Hundreds of firefighters gathered in Newcastle for a rally against changes to their pension and retirement ages.
The protest at the Monument today formed part of a national 24 hour stoppage in the long running dispute over Government proposals the Fire Brigade Union described as “unworkable”.
Officials say that under the government’s plan, firefighters will have to work until they are 60 instead of 55, pay more into their pensions and get less in retirement.
The latest industrial action in the four year dispute followed claims by the FBU that fire minister Penny Mordaunt had mislead parliament over the matter.
It says in a parliamentary debate last December she gave a guarantee that any firefighter aged 55 or over who failed a fitness test through no fault of their own should get another role or a full, unreduced pension.
The union said fire authorities across the country had failed to back up the minister’s “guarantee”.
However a Department for Communities and Local Government spokesman said:
“We have been clear that firefighters get an unreduced pension or a job and have changed the national framework through a statutory instrument to do so.
“If fire authorities do not produce processes which yield this, the Secretary of State has said he will intervene.”
In Newcastle, Pete Wilcox, regional secretary for the FBU in the North East, said:
“We don’t want to be taking action because we’re aware of the consequences as we deal with them day-in and day-out.
“But we have been misled. The government talked of giving guarantees to those who fail a fitness test through no fault of their own to get an unreduced pension. Then it spoke of setting up an appeals process on it. Why do you need an appeals process when there’s supposed to be a guarantee?”
He said improvements to pension arrangements had been made in Wales, Scotland and Northern Ireland which meant no strike action was taking place there.
Mr Wilcox added: “We hope the Government will be back around the table and start negotiating again.”
As well as the firefighters and their families who attended the Newcastle rally, representatives of other unions including Beth Farhat, Northern regional TUC secretary, turned up to give their support.
The strike began at 7am on Wednesday and saw pickets at fire stations across the North East.
Meanwhile a number of North East FBU members joined thousands of colleagues in London for a lunchtime rally in Westminster addressed by MPs and union officials.
Firefighters later lobbied MPs for support in their campaign against changes to pensions and retirement age.
The Department for Communities and Local Government spokesman added:
“Strike action is unnecessary and appears to be over a point which is a vast improvement on the 2006 scheme which required firefighters to work to 60 with no protection.”
Source – Newcastle Evening Chronicle, 25 Feb 2015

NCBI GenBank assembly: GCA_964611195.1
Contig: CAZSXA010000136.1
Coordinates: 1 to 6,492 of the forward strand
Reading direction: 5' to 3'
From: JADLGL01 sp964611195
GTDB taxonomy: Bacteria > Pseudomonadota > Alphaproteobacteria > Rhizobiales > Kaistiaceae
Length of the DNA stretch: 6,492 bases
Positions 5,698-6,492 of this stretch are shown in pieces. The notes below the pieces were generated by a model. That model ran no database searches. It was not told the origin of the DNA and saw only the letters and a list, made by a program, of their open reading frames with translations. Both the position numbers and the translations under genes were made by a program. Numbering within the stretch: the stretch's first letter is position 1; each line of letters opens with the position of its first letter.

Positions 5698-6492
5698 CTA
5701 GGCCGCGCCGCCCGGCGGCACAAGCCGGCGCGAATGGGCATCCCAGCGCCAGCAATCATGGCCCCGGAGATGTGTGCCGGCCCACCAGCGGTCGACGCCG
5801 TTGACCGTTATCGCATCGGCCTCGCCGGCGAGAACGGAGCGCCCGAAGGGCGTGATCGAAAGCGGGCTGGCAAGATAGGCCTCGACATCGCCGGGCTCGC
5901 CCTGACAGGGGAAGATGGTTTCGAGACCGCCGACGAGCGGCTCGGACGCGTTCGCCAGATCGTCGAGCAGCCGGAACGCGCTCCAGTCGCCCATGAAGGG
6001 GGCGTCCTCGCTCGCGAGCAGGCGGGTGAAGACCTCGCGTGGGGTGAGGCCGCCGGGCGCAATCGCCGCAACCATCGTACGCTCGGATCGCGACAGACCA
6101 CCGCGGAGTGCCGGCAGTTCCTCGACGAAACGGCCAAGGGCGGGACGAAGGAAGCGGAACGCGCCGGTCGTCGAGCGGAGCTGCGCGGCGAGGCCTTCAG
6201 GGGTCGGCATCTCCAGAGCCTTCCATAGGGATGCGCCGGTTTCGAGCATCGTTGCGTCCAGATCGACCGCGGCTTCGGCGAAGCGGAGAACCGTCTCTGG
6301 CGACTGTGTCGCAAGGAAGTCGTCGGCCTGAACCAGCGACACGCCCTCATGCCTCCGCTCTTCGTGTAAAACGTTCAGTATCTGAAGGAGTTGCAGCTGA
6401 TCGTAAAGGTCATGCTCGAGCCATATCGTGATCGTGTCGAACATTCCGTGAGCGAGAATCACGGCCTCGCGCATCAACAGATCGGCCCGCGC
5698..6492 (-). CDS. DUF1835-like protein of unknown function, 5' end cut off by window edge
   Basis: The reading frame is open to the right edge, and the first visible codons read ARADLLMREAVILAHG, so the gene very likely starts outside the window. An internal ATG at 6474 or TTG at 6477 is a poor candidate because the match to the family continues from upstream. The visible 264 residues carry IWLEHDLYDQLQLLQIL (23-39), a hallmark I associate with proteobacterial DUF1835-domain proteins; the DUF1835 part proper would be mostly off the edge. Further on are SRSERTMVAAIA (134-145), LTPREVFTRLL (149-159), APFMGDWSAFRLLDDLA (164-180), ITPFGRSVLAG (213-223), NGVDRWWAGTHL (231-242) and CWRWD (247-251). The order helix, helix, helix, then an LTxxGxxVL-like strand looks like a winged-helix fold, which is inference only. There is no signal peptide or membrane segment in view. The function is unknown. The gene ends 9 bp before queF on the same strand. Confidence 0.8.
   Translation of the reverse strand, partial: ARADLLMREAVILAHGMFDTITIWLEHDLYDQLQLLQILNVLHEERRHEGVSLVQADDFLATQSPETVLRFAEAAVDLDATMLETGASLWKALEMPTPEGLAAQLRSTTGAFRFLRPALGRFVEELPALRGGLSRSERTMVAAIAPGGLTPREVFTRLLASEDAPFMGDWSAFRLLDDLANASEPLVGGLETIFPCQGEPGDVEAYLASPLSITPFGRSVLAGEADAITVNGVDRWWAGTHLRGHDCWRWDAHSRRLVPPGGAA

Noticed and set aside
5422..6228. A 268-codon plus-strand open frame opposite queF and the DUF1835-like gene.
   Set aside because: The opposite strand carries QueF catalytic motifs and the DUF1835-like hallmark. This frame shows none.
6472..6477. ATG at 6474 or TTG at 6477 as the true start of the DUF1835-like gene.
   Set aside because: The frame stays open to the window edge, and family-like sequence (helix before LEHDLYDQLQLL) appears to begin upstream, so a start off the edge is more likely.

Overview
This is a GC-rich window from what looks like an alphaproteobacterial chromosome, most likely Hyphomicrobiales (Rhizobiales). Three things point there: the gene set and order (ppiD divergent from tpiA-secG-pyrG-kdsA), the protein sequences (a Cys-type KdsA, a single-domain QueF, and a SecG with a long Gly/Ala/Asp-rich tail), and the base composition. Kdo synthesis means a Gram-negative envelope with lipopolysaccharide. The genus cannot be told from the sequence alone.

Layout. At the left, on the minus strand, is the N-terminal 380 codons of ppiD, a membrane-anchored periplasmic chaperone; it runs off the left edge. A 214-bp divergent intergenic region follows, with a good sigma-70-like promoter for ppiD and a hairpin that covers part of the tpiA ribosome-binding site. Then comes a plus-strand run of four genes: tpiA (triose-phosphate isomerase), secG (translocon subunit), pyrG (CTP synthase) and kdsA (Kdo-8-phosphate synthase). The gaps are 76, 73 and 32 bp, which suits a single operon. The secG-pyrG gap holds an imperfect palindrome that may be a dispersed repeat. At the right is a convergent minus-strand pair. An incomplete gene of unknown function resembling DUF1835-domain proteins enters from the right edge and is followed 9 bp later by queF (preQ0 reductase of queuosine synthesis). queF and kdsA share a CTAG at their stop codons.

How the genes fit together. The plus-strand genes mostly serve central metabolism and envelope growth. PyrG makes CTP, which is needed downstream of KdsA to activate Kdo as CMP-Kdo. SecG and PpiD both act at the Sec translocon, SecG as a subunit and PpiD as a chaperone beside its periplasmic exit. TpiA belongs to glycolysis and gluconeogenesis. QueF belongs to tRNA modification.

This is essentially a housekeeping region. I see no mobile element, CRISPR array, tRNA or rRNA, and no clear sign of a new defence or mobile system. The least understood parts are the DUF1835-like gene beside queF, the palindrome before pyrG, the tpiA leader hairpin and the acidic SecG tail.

South Shields MP Emma Lewell-Buck says a Government minister gave her the cold shoulder during a Parliamentary debate she had secured on the future of struggling high streets.
She put Brandon Lewis, under-secretary of State for Communities and Local Government, on the spot during the debate, which made particular reference to the economic downturn’s impact on the King Street shopping thoroughfare in her own constituency.
The MP had made a fact-finding visit to the street to talk to traders before the Parliamentary debate and raised concerns at the high levels of business rates being charged.
In his response, Mr Lewis praised the “great work” being done to revive high streets nationwide and highlighted the ‘South Shields 365’ masterplan, saying that if high streets were to survive they needed to be “more than simply places to shop”.
Mr Lewis said: “Many local councils are committed to the regeneration of their town centres and to longer-term programmes, such as the £100 million plan, South Shields 365, which aims to regenerate the area. The plan includes a new central library and digital media centre; improvements to the market square and the public realm; new integrated transport, retail, leisure and cinema facilities. If high streets are to remain at the heart of our communities, they need to be more than simply places to shop.”
But during a heated debate, the minister refused on three occasions to allow Mrs Lewell-Buck to interject with questions.
Mrs Lewell-Buck said: “On three or four occasions I asked the minister to give way because he was saying things that were simply not correct, but he refused to do so. The minister batted off criticisms and blamed everyone else for the Government’s failures.
“He made reference to local authorities now being able to discount business rates by 100 per cent. But the Local Government Association clearly states that most councils can’t use those powers because they are costly and bureaucratic.
“He also made reference to lifting planning restrictions to allow flexibility on our high streets, but that has merely allowed an increase in businesses such as pawnbrokers and taken away control from local councils.”
Mrs Lewell-Buck said she would be attempting to raise her concerns again at Department of Communities and Local Governments’ questions in Parliament on Monday.
Source – Shields Gazette, 28 June 2014